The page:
by Khan Muzamil

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One of the key issues highlighted by this incident is how citizen journalists interacted with the families of the victims. Instead of approaching them with sensitivity and empathy, some citizen journalists appeared to exploit their emotions for the sake of viewership.

Copied from social media, this AI-generated image shows how citizen journalists are managing the show in Kashmir, in the wake of the Gandbal tragedy (April 2024) in which six individuals died as the boat capsized.

The rise of unprofessionalism has become more prevalent with the emergence of social media and new media. Recent events, such as the tragedy in Gandbal Srinagar where a boat capsized in the Jehlum River, highlight how citizen journalists and influencers sometimes cross the line.

In the aftermath of the tragedy, citizen journalists were quick to arrive at the scene, aiming to report on the event and capture the emotions of those affected. However, their approach, particularly in how they engaged with the families of the victims, raises concerns about the ethical standards and accountability in citizen journalism.

In formal journalism, journalists obtain permission before using or capturing video footage. However, citizen journalists are not bound by these restrictions. If formal journalists are held accountable for their work, there should be similar expectations for citizen journalists. It is essential that before engaging in reporting, individuals acquire skills through formal media education. Just as you can’t practice medicine or engineering without a degree, becoming a journalist should also require proper education and training.

In Kashmir, the surge of citizen journalism has outpaced formal media outlets, leaving only a few able to effectively reach the public. While a journalist’s role is to inform the public to distinguish right from wrong, the dominance of citizen journalism poses a challenge, hindering the public’s ability to make well-informed decisions.

Citizen journalism in the digital age has given individuals unprecedented power to report news, but it also presents challenges. Social media platforms like Twitter, Facebook, and YouTube allow anyone to share news instantly, bypassing traditional gatekeepers. However, this lack of oversight can lead to the rapid spread of misinformation and biased reporting.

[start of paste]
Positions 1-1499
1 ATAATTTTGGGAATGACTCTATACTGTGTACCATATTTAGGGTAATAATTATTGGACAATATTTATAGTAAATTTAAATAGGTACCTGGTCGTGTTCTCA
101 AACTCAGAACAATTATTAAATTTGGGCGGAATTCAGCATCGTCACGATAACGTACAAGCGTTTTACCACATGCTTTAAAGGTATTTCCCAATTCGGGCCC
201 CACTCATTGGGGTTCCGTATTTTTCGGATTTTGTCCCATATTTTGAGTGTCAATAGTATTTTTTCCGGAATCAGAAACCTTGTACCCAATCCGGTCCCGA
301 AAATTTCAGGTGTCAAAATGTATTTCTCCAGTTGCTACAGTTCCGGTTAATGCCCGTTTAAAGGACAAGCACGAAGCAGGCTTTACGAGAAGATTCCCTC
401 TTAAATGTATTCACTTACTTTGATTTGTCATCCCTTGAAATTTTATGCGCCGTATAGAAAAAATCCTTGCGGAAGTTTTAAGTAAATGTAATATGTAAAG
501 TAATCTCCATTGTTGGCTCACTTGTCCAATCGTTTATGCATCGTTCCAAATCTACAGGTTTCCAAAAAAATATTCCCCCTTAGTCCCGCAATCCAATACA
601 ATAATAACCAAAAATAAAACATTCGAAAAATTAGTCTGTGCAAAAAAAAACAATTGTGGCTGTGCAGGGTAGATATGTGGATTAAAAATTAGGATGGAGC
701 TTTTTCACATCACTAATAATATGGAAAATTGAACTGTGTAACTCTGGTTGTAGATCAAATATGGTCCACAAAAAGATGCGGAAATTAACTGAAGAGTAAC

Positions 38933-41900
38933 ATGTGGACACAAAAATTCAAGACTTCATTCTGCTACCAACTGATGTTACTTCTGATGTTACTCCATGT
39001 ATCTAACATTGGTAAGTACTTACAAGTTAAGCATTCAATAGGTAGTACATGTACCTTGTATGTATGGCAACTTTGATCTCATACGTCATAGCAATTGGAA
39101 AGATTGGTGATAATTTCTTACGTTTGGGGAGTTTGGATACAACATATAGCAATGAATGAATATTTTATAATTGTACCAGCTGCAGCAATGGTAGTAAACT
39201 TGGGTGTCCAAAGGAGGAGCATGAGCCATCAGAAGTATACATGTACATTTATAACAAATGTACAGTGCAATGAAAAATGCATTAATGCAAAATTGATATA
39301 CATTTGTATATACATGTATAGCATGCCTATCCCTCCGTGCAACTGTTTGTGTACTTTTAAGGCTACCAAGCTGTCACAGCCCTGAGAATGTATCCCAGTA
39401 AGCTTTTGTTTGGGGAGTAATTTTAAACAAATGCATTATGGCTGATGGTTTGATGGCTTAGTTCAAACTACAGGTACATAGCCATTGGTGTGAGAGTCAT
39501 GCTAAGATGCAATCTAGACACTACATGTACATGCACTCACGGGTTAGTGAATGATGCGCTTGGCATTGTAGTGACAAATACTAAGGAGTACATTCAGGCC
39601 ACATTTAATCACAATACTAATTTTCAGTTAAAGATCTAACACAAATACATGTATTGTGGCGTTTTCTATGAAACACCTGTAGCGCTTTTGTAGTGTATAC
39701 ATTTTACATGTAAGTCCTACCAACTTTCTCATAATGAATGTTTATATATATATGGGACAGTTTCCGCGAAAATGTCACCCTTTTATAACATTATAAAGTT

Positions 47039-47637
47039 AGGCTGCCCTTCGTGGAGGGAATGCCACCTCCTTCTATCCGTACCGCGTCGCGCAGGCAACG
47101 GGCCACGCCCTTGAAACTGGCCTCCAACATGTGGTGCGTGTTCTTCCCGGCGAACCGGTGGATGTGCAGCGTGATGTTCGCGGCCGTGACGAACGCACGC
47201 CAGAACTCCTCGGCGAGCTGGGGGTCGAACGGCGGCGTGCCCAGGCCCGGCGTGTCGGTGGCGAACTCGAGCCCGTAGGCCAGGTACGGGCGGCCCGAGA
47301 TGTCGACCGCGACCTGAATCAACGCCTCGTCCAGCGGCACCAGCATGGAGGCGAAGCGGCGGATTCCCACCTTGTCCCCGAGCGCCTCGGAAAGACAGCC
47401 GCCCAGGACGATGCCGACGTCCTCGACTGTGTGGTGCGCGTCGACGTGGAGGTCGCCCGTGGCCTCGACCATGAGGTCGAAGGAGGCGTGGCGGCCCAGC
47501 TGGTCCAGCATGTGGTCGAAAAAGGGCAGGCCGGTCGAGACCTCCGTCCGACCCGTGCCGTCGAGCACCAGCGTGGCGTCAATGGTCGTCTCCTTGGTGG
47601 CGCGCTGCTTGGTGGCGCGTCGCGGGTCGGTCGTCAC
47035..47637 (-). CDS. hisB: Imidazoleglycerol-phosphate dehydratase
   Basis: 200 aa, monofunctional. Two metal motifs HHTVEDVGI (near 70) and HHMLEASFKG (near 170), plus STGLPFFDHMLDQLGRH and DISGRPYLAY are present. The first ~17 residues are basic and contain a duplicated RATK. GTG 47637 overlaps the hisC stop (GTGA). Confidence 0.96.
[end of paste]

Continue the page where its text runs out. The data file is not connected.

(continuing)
Unlike professional journalists who undergo rigorous training and adhere to ethical standards, many citizen journalists lack formal education or training. Without these skills, they may prioritize sensationalism over accuracy to gain likes and followers.

One of the key issues highlighted by this incident is how citizen journalists interacted with the families of the victims. Instead of approaching them with sensitivity and empathy, some citizen journalists appeared to exploit their emotions for the sake of viewership. By asking intrusive questions about how the families felt, they crossed the line of ethical conduct, manipulating emotions for the sake of a story. This lack of empathy and consideration for the feelings of those affected by tragedy undermines the integrity of journalism and can inflict further harm on already vulnerable individuals.

Moreover, the absence of accountability compounds the problem. Unlike professional journalists who are bound by codes of ethics and editorial guidelines, citizen journalists often operate without oversight or regulation. This lack of accountability means that there are no repercussions for unethical behaviour, allowing individuals to prioritise their interests over journalistic integrity. As a result, sensationalism and emotional manipulation can become prevalent, eroding public trust in the formal media and hindering the dissemination of accurate information.

In response to these challenges, there is a clear need for guidelines and ethical standards to be established within the realm of citizen journalism. These guidelines should emphasise the importance of empathy, respect, and sensitivity in reporting on sensitive issues such as tragedies and disasters. Citizen journalists should be encouraged to prioritise the well-being of those affected by events, seeking consent before interviewing individuals and refraining from exploiting their emotions for the sake of a story.

The Gandbal Srinagar tragedy serves as a poignant reminder of the ethical challenges inherent in citizen journalism, particularly in the context of reporting on sensitive issues. While citizen journalism has the potential to democratize media and empower individuals to share information, it also requires adherence to ethical standards and accountability mechanisms.

My condolences go out to the grieving families. It’s unfortunate that in Kashmir, mourners struggle to find a space to mourn.

(The author is a trained journalist. The ideas are personal.)

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